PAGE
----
Woodland Management

Much of the woodland in the UK is semi-natural woodland and benefits from being managed. Many small woodlands are under-managed, so cutting firewood and producing charcoal from them can help re-kindle traditional woodland management.

Active management of woodlands can be seen to have three broad benefits — social, economic & environmental.

Social benefits of woodland management
This can be seen especially at the two extreme ends of the woodland spectrum. From the huge conifer plantations, where intensive management and good interpretation makes the forest accessible and non-threatening, to parks and gardens where equally nature is tamed and peoples enjoyment enhanced by management. There have been many studies on the benefits of getting people out into nature and the basis of social forestry policy has been based on this for the past 30 years.

Economic benefits of woodland management
Timber is a commodity and it has a monetary value. This can range from high value for rare figured timber trees for veneer, to low value chip and pulp to feed the fibre and fuel markets.

There is, of course, a massive range in between, not least the firewood market which has been experiencing a boom in recent years. Fossil fuels have increased in cost and incentives have been introduced to encourage conversion to renewable fuel. There are also new aspects to the economics of forestry as ‘carbon capture’ or sequestration becomes a commodity that can be bought and sold.

Environmental benefits of woodland management
Many woodland plants are adapted to the managed environment. This provides:

Woodland plants, including trees, shrubs and ground flora, require sufficient light entering the woodland periodically for germination, establishment, flowering and seed production. These plants are also the food source for many woodland insects and animals and birds. So sufficient light in a woodland is essential to healthy ecosystems. Dense canopy woodlands do have their role in providing shade-loving species like ferns and mosses and some fungi to thrive.

Woodlands, where the trees are of a uniform age and structure, do not provide a range of habitats. The canopy is closed and all other light-requiring species below are shaded out. A healthy woodland has a range of ages and heights of trees within it with canopy gaps and rides and edges providing a range of habitats for woodland species to colonise.

Species mix
Monocultures have their benefits but these are mostly economic as uniformity of product and ease of harvesting enhance the financial viability of a tree crop. This has to be weighed against the dis-benefits of increased vulnerability to tree pathogens and environmental stresses such as we are increasingly seeing with climate change. Healthy woods will have a good mix of tree species and new woodlands designed with tolerance to higher mean temperatures in mind.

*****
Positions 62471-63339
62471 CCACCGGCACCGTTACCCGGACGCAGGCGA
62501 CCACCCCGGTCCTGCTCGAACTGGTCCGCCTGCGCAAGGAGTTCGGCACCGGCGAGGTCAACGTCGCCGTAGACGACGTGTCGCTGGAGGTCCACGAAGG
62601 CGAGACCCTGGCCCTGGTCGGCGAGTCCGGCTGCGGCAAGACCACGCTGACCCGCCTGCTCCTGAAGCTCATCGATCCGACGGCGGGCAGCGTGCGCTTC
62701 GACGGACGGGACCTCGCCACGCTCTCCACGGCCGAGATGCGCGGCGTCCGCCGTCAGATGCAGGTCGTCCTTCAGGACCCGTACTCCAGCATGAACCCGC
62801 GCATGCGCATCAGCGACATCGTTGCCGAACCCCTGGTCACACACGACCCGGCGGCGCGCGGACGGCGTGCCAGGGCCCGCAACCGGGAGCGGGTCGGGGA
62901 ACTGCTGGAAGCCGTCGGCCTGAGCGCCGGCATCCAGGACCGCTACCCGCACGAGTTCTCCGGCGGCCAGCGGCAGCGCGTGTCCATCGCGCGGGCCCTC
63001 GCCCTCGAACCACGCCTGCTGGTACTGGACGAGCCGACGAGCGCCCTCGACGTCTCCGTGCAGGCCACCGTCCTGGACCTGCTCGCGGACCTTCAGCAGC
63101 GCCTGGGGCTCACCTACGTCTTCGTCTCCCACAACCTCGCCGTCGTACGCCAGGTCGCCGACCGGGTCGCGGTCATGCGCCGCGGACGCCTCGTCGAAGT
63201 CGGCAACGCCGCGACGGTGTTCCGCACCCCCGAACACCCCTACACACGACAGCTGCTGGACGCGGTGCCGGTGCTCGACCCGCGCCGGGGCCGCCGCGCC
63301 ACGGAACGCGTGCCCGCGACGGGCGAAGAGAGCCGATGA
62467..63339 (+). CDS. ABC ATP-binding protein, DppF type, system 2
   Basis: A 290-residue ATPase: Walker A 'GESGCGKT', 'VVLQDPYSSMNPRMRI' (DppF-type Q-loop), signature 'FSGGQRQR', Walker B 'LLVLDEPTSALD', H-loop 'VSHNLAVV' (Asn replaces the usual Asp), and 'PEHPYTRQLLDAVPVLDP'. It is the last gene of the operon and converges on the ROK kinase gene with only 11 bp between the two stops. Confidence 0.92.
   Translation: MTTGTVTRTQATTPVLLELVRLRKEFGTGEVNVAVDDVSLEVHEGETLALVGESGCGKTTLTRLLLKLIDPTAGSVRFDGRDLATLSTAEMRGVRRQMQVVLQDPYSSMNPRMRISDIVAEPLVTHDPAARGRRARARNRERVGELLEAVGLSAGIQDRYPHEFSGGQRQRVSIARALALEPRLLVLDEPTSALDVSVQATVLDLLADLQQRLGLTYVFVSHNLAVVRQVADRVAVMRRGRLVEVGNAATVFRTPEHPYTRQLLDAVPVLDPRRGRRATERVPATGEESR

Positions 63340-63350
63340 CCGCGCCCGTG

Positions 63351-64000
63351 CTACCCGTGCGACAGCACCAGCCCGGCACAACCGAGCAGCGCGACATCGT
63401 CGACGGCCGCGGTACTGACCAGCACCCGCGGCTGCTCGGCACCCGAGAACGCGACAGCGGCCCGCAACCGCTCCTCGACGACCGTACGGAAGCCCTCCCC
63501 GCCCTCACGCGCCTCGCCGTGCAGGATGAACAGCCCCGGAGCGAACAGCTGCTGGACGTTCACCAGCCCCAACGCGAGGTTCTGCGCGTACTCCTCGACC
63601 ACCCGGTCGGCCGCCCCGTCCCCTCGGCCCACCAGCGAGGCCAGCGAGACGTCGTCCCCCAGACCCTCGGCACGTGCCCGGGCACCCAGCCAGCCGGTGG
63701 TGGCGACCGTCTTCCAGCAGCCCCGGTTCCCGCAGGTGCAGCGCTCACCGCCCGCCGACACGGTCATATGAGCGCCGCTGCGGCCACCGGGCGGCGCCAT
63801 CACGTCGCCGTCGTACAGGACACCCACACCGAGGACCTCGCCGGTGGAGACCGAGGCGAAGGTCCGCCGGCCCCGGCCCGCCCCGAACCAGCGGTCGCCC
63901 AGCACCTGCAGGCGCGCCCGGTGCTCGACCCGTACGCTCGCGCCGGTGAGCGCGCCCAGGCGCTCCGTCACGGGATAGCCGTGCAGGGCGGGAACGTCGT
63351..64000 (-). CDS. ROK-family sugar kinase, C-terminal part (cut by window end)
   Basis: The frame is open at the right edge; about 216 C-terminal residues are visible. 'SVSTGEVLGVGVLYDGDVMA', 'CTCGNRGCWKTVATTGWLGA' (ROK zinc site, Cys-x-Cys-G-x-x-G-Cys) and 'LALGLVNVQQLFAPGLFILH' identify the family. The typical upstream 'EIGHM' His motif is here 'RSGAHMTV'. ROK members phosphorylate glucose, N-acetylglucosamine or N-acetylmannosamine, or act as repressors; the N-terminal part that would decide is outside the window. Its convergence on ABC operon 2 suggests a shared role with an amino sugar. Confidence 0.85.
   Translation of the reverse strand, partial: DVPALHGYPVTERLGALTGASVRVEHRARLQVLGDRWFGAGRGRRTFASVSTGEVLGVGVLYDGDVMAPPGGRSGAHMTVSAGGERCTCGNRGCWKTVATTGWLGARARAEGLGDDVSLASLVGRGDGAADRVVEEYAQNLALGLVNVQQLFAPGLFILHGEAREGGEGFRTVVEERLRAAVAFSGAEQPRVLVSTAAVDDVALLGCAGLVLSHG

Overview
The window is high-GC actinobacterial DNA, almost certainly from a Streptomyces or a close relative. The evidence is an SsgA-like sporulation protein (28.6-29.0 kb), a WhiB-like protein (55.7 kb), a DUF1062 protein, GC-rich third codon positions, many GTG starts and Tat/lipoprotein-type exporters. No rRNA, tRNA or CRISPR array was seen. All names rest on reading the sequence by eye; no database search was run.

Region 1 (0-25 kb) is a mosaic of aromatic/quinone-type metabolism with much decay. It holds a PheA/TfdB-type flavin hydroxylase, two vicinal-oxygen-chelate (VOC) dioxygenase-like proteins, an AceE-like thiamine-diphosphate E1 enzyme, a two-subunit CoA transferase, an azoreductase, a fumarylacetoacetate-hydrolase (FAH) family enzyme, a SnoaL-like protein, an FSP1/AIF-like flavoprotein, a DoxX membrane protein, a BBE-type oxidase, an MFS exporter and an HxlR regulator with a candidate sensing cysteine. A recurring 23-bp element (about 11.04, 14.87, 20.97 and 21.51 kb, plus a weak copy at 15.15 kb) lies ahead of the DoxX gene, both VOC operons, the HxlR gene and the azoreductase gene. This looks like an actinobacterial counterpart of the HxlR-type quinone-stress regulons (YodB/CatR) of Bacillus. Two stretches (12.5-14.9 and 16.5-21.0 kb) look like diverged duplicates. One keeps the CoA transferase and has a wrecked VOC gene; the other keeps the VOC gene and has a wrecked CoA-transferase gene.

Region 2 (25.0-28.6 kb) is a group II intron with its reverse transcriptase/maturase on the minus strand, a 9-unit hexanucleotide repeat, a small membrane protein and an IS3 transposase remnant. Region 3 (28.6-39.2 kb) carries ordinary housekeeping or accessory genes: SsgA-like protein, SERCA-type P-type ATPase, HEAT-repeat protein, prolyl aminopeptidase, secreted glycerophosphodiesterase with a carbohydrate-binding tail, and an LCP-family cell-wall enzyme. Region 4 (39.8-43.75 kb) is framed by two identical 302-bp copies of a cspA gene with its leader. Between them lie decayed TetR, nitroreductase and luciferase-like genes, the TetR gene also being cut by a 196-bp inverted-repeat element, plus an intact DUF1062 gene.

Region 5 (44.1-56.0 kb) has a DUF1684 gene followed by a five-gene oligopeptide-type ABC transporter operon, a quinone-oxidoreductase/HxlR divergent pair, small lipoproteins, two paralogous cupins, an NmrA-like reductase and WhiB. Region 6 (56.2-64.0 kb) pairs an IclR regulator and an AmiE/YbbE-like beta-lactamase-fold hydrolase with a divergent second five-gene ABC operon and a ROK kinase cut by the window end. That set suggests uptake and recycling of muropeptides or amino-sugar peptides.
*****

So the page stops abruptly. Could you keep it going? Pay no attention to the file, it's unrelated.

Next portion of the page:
Deer – we all love to see deer in the wild but they are devastating our woodlands. Numbers have increased steadily over the decades to a level now where there is very little natural regeneration in our woodlands. Domestic animals are also a problem as they too do love young tree shoots to eat. Woods that are used for shelter do not have a future unless stock is excluded for a limited period to allow young trees to grow.

Making Charcoal
Charcoal is made by heating woody materials to high temperatures in an environment with little or no oxygen (pyrolysis). The heating removes water and gasses that are in the wood, leaving behind charcoal. As the water and volatile gases are removed, the resulting product can be burned with little or no smoke. Traditional methods of charcoal making require a great deal of fuel to generate the charcoal and also create the most emissions. The retort
method, where the gases are rerouted through the fire, heating the wood, is a much cleaner and more efficient method.

The Devon Charcoal Company uses a retort, designed and manufactured in Exeter.

Types of BBQ charcoal
The two types of charcoal most commonly used for barbecues are lump charcoal or briquettes.

Charcoal briquettes, or heat beads, can contain the following:

  • Wood charcoal
  • Coal
  • Limestone
  • Starch
  • Borax
  • Sodium nitrate
  • Sawdust
  • Lighter fluid

Other ingredients
While starch isn’t really a concern, the other components are a bit of a worry; not just because the food is in direct contact with the emissions, but also
general air pollution concerns. Given the mix of possible components, it’s not just soot and carbon dioxide being produced, but also mercury and other nasties.

Lumpwood charcoal
Lumpwood charcoal is made from wood only – there are no additives. This is what we produce at the Devon Charcoal Company. It burns cleanly and evenly without giving your food a taste of chemical, like briquettes. Try ‘cooking dirty’ – food straight on the charcoal!

Imported Charcoal
Over 90% of the charcoal used in the UK is imported, predominantly from the endangered tropical rainforest and mangrove habitats of South America, West Africa, and South East Asia. In addition to the damage caused by unsustainable forestry practices in these regions is the negative environmental impact arising from the consumption of fossil fuels transporting charcoal so far around the world.